DOES ANYONE doubt that the United States would be a stronger nation, better prepared to compete in a global economy, if every citizen had mastered the English language?
Of course not.
Can anyone deny that the United States would be a more perfect democracy if every citizen had full command of the language necessary for participation in public life?
Of course not.
Does it follow that the United States is well served by the English-only movement?
Of course not.
The English-only movement is a classic example of a solution in search of a problem.
English-only advocates depict themselves as rescuing an America torn apart by linguistic and cultural diversity. They lament America’s loss of unity.
Where is this America of which they sing? Where is the threat that so alarms them? Both are fictions. Both rest on a muddied ideology that identifies cultural variety with un-American activity.
English-only proponents remain devoted to legal sanctions – in fact to constitutional amendments – that would make English the official language of the United States. The proposed amendments could, among other things, deny non-English-speaking crime victims the right to a court interpreter, abolish non-English 911 emergency telephone assistance, and prohibit the federal government from printing health information in foreign languages.
For decades, America’s attitude toward foreign languages has been at best ambivalent, at worst phobic. But this attitude takes an economic toll. Linguistic isolationism burdens our ability to compete with countries that have long regarded multilingual competence as a badge of honor.
The National Governors’ Association has correctly asserted that the U.S. trade deficit derives largely from linguistic deficiency: “The language of trade is the language of the customer, but Americans are increasingly unable to communicate with their counterparts in other countries.”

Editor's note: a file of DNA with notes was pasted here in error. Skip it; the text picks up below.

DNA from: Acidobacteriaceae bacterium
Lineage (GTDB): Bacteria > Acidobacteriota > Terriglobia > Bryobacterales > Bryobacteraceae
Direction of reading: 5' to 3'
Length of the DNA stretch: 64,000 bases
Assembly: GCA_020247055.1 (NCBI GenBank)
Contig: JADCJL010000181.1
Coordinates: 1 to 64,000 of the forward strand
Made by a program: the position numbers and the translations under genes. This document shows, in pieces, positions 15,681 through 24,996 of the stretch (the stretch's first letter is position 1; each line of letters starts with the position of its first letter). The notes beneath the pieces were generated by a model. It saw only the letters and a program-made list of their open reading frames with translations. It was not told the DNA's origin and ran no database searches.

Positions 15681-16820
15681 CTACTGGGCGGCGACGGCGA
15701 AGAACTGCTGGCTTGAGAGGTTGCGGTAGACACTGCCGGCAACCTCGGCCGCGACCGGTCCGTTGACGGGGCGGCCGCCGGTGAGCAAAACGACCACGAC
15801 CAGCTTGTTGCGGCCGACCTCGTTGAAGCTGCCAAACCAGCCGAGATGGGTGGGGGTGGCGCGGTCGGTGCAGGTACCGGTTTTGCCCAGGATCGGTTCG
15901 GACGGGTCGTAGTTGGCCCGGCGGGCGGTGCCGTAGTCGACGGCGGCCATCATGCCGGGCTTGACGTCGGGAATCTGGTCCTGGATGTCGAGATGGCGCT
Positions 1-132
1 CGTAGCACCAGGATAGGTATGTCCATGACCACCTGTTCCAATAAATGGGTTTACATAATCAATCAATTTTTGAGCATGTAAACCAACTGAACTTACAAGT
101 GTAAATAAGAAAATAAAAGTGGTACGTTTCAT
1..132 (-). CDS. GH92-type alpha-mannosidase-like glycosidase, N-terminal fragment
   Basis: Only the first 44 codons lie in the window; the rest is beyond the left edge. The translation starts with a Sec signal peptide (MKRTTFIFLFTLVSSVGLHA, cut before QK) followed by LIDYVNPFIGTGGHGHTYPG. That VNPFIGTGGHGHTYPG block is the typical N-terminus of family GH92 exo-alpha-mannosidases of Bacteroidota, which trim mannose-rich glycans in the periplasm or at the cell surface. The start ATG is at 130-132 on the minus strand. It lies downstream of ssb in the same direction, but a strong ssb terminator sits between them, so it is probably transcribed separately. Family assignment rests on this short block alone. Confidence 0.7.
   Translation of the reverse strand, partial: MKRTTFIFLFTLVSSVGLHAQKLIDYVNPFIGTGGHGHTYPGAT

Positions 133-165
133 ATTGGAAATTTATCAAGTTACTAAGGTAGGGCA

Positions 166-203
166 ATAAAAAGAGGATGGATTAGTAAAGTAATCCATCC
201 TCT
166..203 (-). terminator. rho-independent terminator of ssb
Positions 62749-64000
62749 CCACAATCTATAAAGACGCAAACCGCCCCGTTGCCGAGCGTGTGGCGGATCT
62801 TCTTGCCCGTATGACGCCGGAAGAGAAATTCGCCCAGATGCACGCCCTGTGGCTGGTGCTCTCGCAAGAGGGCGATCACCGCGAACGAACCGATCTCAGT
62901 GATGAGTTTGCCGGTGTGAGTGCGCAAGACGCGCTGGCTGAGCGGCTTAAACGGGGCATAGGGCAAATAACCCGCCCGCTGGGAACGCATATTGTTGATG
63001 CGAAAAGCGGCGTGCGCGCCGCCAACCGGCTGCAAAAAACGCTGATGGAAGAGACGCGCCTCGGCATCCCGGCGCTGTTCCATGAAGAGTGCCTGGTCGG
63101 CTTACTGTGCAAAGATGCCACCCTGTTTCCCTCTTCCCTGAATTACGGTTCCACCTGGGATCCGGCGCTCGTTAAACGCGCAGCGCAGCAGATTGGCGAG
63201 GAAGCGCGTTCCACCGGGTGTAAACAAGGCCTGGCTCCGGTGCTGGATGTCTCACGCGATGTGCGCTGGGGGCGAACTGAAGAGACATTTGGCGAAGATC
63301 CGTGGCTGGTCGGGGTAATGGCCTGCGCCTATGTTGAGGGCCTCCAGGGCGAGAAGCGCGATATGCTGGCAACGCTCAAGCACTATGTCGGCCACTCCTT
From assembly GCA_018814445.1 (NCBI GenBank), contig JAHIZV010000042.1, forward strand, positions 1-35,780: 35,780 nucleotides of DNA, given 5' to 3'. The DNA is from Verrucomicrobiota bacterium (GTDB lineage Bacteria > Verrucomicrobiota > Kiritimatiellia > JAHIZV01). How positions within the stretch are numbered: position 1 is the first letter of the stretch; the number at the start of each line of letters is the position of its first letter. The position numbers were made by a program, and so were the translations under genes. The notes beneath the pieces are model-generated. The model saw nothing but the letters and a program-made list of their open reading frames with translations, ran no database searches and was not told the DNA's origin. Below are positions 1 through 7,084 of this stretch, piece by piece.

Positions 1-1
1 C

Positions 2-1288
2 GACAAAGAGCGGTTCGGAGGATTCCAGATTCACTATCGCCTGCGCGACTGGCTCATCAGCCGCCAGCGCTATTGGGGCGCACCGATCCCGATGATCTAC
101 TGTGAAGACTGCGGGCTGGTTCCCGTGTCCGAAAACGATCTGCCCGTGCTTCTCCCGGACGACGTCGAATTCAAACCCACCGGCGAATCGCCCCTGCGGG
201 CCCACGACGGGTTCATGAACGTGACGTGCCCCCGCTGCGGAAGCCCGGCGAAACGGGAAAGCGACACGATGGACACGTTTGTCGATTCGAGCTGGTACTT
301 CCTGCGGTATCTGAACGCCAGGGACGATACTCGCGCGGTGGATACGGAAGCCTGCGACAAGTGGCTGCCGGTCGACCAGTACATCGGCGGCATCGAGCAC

Any political movement that blinds our citizens to the economic imperative to study foreign languages endangers both our prosperity and our security.
The English-only philosophy would have us deny that the destinies of nations are more tightly intertwined than at any time in history. This movement would have us retreat from the future.
The 13 states that have adopted English-only mandates have encouraged advocates of policies that would, if enacted, stymie academic achievement of foreign-speaking students. These policies – such as the elimination of bilingual education – would deprive students of time to experiment with the language they already know, to indulge in “linguistic play” that enhances the ability to master other languages.
In addition, we know that English-only mandates erode self-esteem and stigmatize innocent children. Worse, they retard the development of proficiency in English. An impressive body of research suggests that intensive instruction in a student’s native language facilitates mastery of English.
This research points to the deep irony at the root of the English-only movement: It is self-defeating. In the name of expanding the use of English, it aims to deny young people the educational approaches that have proved most successful in helping them learn English.
Today’s student with limited English proficiency could well become tomorrow’s multilingual citizen who enriches our culture and invigorates our economy. But English-only proponents seem to care more about the purity of the English language than the potential of our children.
Mary Hatwood Futrell is president of the National Education Association.